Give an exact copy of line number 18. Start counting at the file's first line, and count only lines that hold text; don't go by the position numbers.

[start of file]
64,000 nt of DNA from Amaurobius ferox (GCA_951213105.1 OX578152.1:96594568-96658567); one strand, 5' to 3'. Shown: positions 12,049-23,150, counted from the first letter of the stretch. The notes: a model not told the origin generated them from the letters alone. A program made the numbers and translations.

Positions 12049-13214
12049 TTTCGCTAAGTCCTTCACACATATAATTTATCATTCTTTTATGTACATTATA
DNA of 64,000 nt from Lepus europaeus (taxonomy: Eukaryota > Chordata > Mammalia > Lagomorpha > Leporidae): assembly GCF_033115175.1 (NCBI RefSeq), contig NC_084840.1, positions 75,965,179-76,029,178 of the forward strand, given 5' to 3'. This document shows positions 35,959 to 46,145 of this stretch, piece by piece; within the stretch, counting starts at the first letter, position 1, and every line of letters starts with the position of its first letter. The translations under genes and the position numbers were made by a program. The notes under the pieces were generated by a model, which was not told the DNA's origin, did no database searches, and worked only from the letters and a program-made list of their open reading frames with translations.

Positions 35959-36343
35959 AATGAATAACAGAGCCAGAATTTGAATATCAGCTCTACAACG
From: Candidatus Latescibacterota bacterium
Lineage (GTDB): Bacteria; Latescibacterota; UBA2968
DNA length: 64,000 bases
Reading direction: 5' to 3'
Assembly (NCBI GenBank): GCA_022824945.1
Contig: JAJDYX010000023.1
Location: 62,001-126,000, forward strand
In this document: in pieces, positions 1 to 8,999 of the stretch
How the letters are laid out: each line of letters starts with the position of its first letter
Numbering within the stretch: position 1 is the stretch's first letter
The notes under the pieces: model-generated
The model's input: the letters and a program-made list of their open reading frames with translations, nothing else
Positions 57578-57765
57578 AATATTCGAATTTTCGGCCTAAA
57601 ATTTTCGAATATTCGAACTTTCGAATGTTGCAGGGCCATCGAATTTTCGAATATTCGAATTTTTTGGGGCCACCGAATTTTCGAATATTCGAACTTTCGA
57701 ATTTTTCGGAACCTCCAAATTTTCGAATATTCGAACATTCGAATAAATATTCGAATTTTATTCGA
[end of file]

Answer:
The model's input: the letters and a program-made list of their open reading frames with translations, nothing else